A veritable potpourri from the week
Another great week for hilarious quotes from Richmonders.
George Nkansah Owusu, a VCU graduate sentenced to four years in federal prison for computer fraud and aggravated identity theft, sobbed in the courtroom during sentencing. Owusu stole the logins and passwords of other students to remove them from honors classes and put himself in their slots. He also changed his own grades in the computer system from failing to As and downloaded personal photos of a female student. Owusu offered this gem to the court: “Looking back” he said, “how I wish I knew that my actions were criminal.” Apparently he was OK with it when he just thought it was immoral, deceitful and creepy.
My favorite thing in last Sunday’s Times-Dispatch was the “Q&A” with outgoing editor Ross Mackenzie on his 41 years at the paper. I put Q&A in quotation marks because there was no mention of who was doing the "Q-ing" and the more I read the more it began to feel like someone asking himself questions he’d really like to be heard answering. Especially this one:
“Redactor, diaskeuast, feuilletonist, quotidian print-drudge.”
And a little further on, he says one of his “detestations” is — wait for it — “pomposity.”
A tiny golden nugget you may have missed was a small story about Rep. Eric Cantor, the chief Republican deputy whip in the House, who now finds himself in the minority party. He and some colleagues held a news conference to suddenly make nice with House Democrats asking if they please wouldn’t share some of their cake. Cantor said this, about House Speaker Nancy Pelosi, who two years ago proposed a “Minority Bill of Rights” which would allow the minority party more rights in crafting legislation and amendments. “In hindsight, I think she was right,” Cantor said. Word is, Cantor came to this stunning revelation sometime around 8 p.m. EST on election night last November.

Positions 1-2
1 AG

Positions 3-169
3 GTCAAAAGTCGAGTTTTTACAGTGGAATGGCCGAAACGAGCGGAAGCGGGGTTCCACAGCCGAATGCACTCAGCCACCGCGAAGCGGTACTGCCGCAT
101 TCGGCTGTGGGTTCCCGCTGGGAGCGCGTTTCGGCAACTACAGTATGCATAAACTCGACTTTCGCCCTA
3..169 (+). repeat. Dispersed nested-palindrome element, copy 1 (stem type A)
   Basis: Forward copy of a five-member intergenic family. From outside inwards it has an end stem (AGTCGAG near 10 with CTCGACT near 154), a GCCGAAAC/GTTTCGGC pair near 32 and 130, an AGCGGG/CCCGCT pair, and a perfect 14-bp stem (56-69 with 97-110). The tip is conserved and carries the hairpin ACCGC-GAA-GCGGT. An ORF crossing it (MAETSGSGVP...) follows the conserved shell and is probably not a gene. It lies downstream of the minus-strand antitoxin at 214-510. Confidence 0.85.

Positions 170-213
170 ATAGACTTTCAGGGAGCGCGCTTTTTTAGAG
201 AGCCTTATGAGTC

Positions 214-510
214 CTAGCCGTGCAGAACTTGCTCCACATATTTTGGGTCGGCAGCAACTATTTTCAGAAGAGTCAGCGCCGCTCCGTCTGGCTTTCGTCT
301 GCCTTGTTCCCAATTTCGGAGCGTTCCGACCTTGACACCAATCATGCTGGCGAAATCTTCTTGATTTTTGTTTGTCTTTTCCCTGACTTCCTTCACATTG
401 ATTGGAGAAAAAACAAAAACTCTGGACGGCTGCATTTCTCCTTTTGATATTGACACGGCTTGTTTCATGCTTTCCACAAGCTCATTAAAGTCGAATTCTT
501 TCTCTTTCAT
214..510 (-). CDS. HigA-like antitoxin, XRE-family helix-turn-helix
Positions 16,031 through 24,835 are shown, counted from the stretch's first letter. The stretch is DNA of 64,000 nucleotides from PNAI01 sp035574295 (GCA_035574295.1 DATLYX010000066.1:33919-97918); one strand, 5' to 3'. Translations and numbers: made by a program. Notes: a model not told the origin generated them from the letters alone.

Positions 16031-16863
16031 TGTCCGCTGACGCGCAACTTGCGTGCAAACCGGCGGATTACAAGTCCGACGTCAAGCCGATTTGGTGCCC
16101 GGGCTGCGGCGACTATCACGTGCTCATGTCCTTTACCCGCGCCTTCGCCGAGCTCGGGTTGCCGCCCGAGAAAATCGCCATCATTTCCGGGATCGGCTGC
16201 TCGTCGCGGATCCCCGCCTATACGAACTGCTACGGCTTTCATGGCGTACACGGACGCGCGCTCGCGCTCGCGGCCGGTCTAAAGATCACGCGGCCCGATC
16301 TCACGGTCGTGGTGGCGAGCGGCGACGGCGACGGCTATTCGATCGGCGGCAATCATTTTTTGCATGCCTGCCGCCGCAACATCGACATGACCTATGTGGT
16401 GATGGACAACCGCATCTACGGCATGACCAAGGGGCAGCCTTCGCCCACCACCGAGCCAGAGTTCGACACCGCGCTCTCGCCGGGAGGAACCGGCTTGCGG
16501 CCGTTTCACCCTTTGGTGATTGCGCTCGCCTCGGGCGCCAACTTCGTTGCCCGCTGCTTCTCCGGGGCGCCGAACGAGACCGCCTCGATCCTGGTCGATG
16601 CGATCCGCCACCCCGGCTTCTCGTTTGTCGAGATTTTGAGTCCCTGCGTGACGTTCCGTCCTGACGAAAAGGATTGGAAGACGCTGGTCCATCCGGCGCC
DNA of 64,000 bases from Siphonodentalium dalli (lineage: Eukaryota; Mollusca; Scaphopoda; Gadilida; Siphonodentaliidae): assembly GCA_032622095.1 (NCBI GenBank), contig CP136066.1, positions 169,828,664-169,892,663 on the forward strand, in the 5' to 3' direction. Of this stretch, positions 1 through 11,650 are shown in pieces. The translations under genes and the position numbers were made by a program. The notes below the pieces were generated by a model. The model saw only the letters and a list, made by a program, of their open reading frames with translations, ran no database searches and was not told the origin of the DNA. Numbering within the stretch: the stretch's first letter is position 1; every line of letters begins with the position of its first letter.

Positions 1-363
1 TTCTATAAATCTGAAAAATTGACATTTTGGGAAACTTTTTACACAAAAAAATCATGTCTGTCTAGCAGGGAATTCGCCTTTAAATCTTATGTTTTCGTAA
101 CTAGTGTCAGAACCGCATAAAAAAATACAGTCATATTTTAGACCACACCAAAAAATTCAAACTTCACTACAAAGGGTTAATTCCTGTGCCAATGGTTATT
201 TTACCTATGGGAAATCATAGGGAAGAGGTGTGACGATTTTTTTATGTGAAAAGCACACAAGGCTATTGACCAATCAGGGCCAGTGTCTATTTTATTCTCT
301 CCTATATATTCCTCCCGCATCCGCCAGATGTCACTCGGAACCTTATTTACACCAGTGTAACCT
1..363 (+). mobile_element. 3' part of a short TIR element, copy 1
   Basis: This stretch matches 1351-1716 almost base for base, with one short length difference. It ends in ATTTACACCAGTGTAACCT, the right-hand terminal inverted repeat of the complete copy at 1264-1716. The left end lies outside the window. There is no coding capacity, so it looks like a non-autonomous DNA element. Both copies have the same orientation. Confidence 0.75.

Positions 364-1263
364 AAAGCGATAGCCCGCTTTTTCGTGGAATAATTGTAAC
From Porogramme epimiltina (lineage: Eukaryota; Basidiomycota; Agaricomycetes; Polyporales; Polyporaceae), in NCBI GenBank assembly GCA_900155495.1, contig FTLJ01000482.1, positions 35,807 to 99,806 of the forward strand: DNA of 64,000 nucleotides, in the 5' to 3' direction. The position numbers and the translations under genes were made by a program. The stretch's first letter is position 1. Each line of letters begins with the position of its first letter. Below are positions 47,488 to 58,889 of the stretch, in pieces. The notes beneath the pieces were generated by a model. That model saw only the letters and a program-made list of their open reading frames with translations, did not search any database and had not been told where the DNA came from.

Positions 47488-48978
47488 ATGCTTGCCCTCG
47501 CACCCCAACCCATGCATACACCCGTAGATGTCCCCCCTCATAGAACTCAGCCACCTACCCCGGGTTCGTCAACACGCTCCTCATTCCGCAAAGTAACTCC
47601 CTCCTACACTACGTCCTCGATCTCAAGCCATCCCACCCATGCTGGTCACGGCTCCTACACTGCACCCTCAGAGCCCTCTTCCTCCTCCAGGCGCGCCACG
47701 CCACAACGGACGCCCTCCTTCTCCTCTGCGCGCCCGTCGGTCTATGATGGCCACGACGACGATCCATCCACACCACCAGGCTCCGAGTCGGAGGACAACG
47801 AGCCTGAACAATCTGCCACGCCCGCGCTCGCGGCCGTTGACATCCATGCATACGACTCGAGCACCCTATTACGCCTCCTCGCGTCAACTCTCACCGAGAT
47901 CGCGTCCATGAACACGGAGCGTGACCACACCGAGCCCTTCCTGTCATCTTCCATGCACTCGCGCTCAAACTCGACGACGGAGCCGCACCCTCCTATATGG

If you were at all surprised to see that Mark Holmberg is leaving the Times-Dispatch, you haven’t been paying attention. First was Holmberg’s acknowledgement that he was the source for much of Greg Weatherford’s revealing look at the inner workings of the paper last summer for Style Weekly. Then in October, Holmberg stopped writing his column to go back to general assignment reporting. And then the death knell. In November, Holmberg wrote a weather story. Yes, a garden-variety weather story on the back page of the Metro section. You knew it wouldn’t be long after that.
Finally, Maymont. I guess bears really do belong there because those people sure know a lot about caves. First they caved to Mayor Doug Wilder after he unilaterally decided there would be a naming contest for the new bear that replaced the two who were killed after … well, you know. This week came the news that the new bear also has been named and you can almost hear the gritted teeth of Maymont’s executive director, Norman Burns, in the quote: “We don’t typically name wildlife, but we understand the public’s desire to identify with these bears in a personal way.” Now that the floodgates are open, look this spring after the baby animals are born for a slew of naming ceremonies for Petey the peacock, Billy the bison, Cocky the rooster and the elderly sheep, Dirty Ol’ Baaaaaastard.